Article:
Viticulture (from the Latin word for vine) is the science, production and study of winemaking grapes which deals with the series of events that occur in the vineyard. With grapes used for winemaking, it is also known as viniculture, which is a branch of the science of horticulture.
The responsibilities of a viticulturist include: monitoring and controlling vine pests and diseases and should know how to deal with them. Fertilizing, irrigation, canopy management, monitoring fruit development and characteristics, along with deciding when to harvest grapes and also vine pruning during the winter months.
Viticulturists are often closely involved with winemakers (for many wineries around the world - this is the same person).

 

It is the vineyard management and the resulting grape characteristics that provide the basis from which quality winemaking can begin.
Viticulturists play an important role in the production of wine. They strive to ensure that the grapes that will be used are grown in a manner that will provide maximum yield and flavour. Not all grapes are suitable for profitable winemaking; a viticulturist is trained to grow grapes that are suitable. He/she applies various types of scientific knowledge, combined with agricultural techniques, to impact the yield of grape vines and the quality of the grapes that are produced.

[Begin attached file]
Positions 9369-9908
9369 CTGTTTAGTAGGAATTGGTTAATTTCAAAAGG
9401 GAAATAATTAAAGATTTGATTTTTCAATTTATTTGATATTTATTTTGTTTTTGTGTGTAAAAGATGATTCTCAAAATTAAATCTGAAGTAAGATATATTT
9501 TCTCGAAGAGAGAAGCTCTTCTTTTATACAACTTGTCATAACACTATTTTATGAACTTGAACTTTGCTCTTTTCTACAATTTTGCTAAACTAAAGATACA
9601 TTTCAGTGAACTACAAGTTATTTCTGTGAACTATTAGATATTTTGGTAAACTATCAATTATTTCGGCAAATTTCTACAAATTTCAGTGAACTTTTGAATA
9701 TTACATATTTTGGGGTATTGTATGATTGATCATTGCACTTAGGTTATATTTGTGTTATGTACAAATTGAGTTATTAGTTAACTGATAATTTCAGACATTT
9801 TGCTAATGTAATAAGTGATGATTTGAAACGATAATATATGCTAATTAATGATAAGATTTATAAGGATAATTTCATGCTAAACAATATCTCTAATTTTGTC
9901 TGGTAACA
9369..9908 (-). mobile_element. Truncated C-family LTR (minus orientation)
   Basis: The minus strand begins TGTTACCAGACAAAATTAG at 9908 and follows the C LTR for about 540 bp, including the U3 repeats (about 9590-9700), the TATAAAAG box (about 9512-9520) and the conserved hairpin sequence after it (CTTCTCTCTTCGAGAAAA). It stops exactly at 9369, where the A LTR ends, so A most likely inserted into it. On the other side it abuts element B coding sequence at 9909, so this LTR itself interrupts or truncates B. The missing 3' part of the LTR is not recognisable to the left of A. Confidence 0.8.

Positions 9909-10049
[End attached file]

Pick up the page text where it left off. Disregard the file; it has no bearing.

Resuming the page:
Once the planting is done, the viticulturist needs to care for the vines. In a winemaking venture, the vines are a large investment. If anything happens to them, it usually results in great loss to the business.
Caring for the grape vines includes continuing attention paid to the soil conditions, and to the vine canopy. The viticulturist must concentrate on proper pruning; also understand how factors such as photosynthesis and irrigation will affect the outcome.
At the end of the growing season, the viticulturist is also generally responsible for overseeing the harvest schedule. This is a crucial step in the winemaking process. If the grapes are harvested too early or if they are allowed to stay on the vines too long, it could be a disaster.